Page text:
Imagine you are just fifteen years old. But fifteen, in 1944 Germany approaches adulthood. Like it or not, conscription awaits for you and your friends.
Anton apprentices in his late father’s trade as a watchmaker, even though he dreams of playing the violin. No time or money for violin lessons. Anton has responsibilities and promises to keep—to his mother, his younger siblings, his friends and their mothers. His father’s watch gives him hope, but even that might be of better use as a pawn in hopes of avoiding the burden of his fate.
When he turns sixteen, Anton’s receives orders to report for service to the Wehrmacht. Rumours of Hitler’s “Wonder Weapon” keep the army going, long after they have lost. Flames of defeat consume the landscape of a devastated country. Desperate and exhausted soldiers stumble westward through a charred landscape, away from the Russian army. Most, like Anton are still in their teens, dreaming of home, their girlfriends and possible future careers. Anton wants to see his family and Luise again. But those dreams are far away, when even a decent meal and a safe, warm bed is out of reach.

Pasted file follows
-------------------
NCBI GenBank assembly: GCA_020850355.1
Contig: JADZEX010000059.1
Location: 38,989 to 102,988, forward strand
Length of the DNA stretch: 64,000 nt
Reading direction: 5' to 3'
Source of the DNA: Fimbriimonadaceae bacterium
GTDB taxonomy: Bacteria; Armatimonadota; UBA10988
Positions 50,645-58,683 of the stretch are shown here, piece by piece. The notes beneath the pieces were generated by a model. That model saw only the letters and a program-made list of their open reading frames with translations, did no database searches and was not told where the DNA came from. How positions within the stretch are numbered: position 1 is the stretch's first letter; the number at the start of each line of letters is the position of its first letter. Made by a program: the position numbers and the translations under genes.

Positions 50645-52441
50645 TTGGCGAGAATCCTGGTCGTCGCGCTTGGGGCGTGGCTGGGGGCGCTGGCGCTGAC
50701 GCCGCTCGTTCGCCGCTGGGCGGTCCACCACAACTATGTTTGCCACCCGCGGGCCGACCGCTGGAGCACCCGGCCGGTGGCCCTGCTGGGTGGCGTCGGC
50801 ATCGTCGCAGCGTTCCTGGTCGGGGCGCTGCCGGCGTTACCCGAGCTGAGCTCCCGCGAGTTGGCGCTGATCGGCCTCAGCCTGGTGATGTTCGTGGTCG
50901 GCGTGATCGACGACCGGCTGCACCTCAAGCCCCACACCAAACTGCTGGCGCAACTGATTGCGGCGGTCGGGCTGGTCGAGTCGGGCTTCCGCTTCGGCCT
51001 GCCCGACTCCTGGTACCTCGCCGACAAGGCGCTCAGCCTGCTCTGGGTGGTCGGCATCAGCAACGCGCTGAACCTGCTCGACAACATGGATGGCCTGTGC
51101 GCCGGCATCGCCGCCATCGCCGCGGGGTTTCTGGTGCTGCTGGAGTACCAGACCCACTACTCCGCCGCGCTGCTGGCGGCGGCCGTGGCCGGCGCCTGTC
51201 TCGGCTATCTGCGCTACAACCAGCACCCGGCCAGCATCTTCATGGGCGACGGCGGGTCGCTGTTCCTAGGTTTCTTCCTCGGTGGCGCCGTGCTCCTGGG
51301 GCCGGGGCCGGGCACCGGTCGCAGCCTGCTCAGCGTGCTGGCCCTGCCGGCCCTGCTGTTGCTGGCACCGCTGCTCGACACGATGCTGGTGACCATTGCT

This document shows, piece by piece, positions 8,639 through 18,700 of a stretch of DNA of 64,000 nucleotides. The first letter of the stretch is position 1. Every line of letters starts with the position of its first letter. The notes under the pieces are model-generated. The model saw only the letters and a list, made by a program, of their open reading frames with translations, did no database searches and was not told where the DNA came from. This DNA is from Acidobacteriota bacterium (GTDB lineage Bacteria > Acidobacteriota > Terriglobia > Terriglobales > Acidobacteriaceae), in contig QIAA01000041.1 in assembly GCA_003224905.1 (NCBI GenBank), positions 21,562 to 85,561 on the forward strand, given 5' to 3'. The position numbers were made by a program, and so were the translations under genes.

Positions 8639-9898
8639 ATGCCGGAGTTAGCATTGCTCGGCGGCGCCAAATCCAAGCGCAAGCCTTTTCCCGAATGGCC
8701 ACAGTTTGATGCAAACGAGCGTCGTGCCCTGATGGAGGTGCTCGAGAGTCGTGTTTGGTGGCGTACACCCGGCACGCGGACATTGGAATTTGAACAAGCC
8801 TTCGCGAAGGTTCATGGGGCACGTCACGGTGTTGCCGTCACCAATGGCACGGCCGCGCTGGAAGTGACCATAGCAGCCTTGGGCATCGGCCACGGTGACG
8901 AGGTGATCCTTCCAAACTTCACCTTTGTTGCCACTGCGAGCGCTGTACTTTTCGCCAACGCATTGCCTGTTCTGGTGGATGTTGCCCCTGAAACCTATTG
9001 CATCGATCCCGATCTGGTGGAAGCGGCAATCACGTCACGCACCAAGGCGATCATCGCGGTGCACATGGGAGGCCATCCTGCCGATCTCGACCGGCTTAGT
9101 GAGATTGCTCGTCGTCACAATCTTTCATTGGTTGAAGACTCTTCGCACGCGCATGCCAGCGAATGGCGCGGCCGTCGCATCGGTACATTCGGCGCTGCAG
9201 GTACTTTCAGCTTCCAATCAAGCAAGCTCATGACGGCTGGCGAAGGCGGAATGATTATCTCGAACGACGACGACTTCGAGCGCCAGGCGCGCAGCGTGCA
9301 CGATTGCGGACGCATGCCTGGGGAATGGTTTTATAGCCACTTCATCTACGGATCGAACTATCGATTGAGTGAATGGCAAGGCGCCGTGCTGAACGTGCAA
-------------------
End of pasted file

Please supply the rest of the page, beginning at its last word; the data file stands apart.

War history consists of individual stories. Much can be learned, even from accounts of those who fought for the Third Reich. As Anton’s father said, “if you want to get an accurate read on a situation, you can’t listen to just one side.” (p.35) When the War is Over, by Anja May is based on the author’s grandfather’s own experiences. An excellent and gripping read.